“As our critical care team has treated several hundred COVID-19 patients and managed other critically ill patients during the pandemic, the ability to minimize ICU usage for non-covid patients and related resources was essential,” said Terese Hammond, MD, critical care specialist and Saint John’s ICU director. “This brain tumor protocol was extremely helpful and timely, showing how a concerted team effort can make substantive change for the safety of our patients and staff.”
During the pandemic, the team implemented a streamlined care protocol of more rigorous patient education, more intensive recovery room assessment for safe admission to a non-ICU bed, earlier mobilization and post-discharge communication to facilitate less ICU use and earlier discharge. This protocol was associated with decreased ICU use from 54 percent to 29 percent of operations and hospital stays of one day or less increased from 12 percent to 41 percent. For the craniotomy cohort, median ICU stays decreased from one to 0 days and for the endonasal cohort, median hospital stays decreased from two days to one. There were no differences pre-pandemic versus pandemic in cohort tumor removal rates, complications, readmissions or reoperations.
“Not only was the care provided by our doctors and nurses exemplary, but the care protocol also has major implications for resource utilization and cost,” said Jared Amerson, Saint John’s chief operating officer. “We intend to continue this effort post-pandemic and will share our experience with other hospitals in the Providence system.”
Neurosurgeon Neil Martin, MD, PNI faculty member and regional director of neuroscience for Providence Southern California added, “We believe this streamlined care protocol, if integrated with rigorous minimally invasive surgery and complication avoidance paradigms, may be applicable to other brain tumor centers and more widely to other surgical specialties.”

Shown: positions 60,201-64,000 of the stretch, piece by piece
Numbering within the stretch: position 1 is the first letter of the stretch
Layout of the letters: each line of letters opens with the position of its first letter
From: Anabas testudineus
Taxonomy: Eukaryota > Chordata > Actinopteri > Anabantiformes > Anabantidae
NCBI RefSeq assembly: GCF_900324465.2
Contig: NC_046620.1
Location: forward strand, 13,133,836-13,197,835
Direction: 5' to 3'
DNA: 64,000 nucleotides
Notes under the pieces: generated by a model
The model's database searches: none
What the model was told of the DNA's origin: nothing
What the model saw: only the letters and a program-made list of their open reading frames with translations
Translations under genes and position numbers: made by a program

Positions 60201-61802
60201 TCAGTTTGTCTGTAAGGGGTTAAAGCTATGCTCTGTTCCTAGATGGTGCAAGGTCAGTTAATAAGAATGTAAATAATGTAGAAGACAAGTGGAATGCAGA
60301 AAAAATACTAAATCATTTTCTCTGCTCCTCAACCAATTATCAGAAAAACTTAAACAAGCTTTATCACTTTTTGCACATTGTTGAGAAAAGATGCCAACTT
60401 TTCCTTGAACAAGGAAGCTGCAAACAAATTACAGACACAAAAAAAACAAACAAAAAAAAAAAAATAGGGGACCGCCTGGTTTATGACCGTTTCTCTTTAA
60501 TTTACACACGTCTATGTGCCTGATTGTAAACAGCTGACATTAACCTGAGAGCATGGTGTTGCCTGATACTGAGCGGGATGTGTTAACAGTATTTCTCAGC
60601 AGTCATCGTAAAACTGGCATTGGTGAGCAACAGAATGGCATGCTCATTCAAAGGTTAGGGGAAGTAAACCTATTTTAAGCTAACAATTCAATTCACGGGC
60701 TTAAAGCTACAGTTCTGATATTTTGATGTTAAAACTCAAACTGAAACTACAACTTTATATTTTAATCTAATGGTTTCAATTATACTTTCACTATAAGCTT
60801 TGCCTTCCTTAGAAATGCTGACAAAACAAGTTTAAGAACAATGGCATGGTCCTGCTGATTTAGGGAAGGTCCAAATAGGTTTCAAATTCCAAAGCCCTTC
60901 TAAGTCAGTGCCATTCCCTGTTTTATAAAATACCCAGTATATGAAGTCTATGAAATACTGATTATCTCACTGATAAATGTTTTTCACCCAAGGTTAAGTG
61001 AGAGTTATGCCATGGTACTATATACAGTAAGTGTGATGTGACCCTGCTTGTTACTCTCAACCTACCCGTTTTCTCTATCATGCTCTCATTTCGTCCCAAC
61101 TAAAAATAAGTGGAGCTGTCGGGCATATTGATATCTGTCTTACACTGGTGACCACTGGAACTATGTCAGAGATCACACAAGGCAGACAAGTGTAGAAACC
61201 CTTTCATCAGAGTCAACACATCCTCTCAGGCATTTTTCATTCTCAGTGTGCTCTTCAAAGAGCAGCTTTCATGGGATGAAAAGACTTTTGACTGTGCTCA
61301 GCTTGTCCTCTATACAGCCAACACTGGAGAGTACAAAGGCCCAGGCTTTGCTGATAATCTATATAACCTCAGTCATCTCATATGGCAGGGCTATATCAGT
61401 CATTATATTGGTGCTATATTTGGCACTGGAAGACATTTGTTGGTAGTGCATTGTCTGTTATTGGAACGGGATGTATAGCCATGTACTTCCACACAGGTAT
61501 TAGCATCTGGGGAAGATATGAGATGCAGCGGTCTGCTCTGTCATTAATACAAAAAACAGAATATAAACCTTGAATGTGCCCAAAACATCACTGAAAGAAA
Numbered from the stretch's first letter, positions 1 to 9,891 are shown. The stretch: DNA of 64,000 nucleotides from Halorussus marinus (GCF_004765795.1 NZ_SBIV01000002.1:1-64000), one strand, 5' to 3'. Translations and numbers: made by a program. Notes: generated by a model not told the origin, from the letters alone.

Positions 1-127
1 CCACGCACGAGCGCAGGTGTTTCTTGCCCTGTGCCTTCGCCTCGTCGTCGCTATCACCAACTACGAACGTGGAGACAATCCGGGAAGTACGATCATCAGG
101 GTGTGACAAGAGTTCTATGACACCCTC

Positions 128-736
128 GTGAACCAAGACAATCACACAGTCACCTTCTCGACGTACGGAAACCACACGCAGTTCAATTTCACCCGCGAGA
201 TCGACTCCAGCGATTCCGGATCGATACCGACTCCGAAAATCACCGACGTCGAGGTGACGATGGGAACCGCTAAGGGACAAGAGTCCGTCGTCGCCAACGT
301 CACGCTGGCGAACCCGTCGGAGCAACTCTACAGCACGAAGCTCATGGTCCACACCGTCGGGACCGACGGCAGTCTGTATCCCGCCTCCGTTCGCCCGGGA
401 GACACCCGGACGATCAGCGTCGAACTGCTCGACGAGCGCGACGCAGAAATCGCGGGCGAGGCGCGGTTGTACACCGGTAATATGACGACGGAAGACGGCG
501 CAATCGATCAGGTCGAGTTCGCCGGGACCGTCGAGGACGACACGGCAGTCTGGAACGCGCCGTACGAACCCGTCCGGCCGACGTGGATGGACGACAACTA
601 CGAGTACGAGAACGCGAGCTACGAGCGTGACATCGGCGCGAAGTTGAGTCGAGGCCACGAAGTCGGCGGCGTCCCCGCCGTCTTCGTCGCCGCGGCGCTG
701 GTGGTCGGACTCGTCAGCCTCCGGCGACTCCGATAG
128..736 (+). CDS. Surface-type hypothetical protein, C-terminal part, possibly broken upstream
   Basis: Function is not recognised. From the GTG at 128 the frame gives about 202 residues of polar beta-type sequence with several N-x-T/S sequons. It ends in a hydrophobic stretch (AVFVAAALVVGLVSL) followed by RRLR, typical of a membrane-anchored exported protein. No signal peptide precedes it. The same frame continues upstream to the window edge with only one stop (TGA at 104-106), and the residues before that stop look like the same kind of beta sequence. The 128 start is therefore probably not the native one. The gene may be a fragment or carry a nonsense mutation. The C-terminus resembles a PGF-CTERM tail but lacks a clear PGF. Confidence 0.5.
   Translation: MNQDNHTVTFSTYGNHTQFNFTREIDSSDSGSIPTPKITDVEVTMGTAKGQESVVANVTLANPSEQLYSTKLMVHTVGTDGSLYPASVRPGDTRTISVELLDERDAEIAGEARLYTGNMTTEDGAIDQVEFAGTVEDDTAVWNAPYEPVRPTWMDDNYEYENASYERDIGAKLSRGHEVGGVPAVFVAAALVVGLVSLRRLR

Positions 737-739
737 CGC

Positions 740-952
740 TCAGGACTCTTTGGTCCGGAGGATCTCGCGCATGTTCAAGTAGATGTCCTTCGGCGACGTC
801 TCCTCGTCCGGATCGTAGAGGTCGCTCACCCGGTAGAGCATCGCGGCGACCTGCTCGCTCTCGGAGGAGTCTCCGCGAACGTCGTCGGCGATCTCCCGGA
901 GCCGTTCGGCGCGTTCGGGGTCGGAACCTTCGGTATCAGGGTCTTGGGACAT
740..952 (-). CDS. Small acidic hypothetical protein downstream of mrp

Reference: Streamlining brain tumor surgery care during the COVID-19 pandemic: A case-control study, Regin Jay Mallari, Michael B. Avery, Alex Corlin, Amalia Eisenberg, Terese C. Hammond, Neil A. Martin, Garni Barkhoudarian, Daniel F. Kelly
About Dr. Daniel Kelly
Dr. Daniel Kelly, a board-certified neurosurgeon, is the Director and one of the founders of the Pacific Neuroscience Institute, Director of the Pacific Brain Tumor Center and Pacific Pituitary Disorders Center, and is Professor of Neurosurgery at Saint John’s Cancer Institute at Providence Saint John’s Health Center. Considered to be one of the top neurosurgeons in the US, he has one of the world’s largest series in endonasal surgery with over 2000 procedures performed including over 900 endoscopic endonasal surgeries, and almost 2000 craniotomies for brain and skull base tumors. In practice for over 25 years, he is a multiple recipient of the Patients’ Choice Award, and has been awarded the Southern California SuperDoctors distinction 15 years in a row.
Last updated: August 4th, 2021